Table 1 Demographic characteristics between responders and non-responders

Our rs-fMRI results showed differences in the ALFF of the left inferior frontal gyrus (IFG) between the responders and non-responders (Fig. 1 A, Fig. 1 B, Fig. 1 C, Table 2), which coordinate is (-27 30 -6). There was no difference in the brain regions between the two groups according to ReHo and fALFF analyses. Based on the regional differences between groups found in the mALFF analysis, the FC analyses of the rs-fMRI data revealed that no difference in the brain regions was observed between the two groups.

figure 1

Different ALFF in Left IFG between responders and non-responders. ALFF–Amplitude of low-frequency fluctuation.; IFG- Inferior frontal gyrus; L-Left; R-Right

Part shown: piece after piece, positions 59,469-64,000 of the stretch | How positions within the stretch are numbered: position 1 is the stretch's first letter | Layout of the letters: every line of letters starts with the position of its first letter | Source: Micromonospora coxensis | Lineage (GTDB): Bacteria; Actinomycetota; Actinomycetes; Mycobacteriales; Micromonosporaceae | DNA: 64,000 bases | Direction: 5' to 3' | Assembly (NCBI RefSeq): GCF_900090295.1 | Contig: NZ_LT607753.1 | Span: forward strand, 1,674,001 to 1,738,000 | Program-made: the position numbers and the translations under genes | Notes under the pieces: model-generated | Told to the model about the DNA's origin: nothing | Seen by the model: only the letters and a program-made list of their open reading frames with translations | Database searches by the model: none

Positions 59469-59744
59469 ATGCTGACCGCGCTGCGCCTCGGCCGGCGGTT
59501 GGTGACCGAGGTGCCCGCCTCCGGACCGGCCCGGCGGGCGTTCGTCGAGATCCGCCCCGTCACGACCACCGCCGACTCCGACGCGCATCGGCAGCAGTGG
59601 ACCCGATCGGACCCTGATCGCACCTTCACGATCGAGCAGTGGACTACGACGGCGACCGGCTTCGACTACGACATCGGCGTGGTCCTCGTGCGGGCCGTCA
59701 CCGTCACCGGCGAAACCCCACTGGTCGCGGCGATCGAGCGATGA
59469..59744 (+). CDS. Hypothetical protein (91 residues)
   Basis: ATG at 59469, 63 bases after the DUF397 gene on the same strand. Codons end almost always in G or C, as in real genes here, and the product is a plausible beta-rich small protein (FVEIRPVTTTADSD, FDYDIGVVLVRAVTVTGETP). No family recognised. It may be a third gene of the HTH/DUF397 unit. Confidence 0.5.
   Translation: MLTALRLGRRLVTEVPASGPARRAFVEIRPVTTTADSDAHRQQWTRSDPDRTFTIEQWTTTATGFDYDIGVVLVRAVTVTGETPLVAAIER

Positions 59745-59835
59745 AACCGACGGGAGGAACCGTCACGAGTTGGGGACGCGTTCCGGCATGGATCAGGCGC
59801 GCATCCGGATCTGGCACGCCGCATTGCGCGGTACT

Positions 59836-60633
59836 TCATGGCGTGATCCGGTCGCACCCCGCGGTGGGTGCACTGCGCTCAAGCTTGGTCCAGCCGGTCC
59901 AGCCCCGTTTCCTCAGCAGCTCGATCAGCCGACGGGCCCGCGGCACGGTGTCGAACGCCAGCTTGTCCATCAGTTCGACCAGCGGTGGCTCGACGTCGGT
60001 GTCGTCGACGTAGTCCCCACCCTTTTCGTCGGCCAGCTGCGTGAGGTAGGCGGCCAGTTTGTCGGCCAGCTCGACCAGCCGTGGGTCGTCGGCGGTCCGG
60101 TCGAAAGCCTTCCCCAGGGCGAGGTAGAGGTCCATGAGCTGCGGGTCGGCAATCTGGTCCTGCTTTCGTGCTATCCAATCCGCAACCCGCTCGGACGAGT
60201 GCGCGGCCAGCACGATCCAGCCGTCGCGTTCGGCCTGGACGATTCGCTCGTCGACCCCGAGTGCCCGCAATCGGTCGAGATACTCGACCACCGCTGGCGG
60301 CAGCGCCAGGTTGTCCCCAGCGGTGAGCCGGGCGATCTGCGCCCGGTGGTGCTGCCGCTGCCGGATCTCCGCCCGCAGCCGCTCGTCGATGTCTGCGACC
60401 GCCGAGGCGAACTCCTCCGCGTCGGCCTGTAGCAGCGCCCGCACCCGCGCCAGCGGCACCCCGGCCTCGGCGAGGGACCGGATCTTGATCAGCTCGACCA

Table 2 Brain areas with significantly different ALFF values between responders and non-responders

The result showed that low left IFG ALFF significantly interacted with TPH2-1–43 low methylation levels in affecting antidepressant responses(B value = 0.190, Wald Chi-Square = 4.168, p = 0.041, standard error(SE) = 0.931, 95% Wald Confidence Interval, Lower = 0.008, Upper = 0.373, FDR corrected p = 0.149)(Fig. 2, Table 3). MDD patients with TPH2-1–43 low methylation level and low mALFF in the left IFG could have significantly better antidepressant responses. The results further suggested that antidepressant effects in MDD patients with low left IFG mALFF is significantly lower than that those with high mALFF (B value = -0.186, Wald Chi-Square = 8.103, p = 0.004, SE = 0.653, 95% Wald Confidence Interval, Lower = -0.314, Upper = -0.058, FDR corrected p = 0.149). Analysis showed no significant differences in the TPH2-1–43 DNA methylation levels between the two groups (B value = -0.139, Wald Chi-Square = 3.758, p = 0.053, SE = 0.071, 95% Wald Confidence Interval, Lower = -0.280, Upper = -0.002,FDR corrected p = 0.149)(Table 3).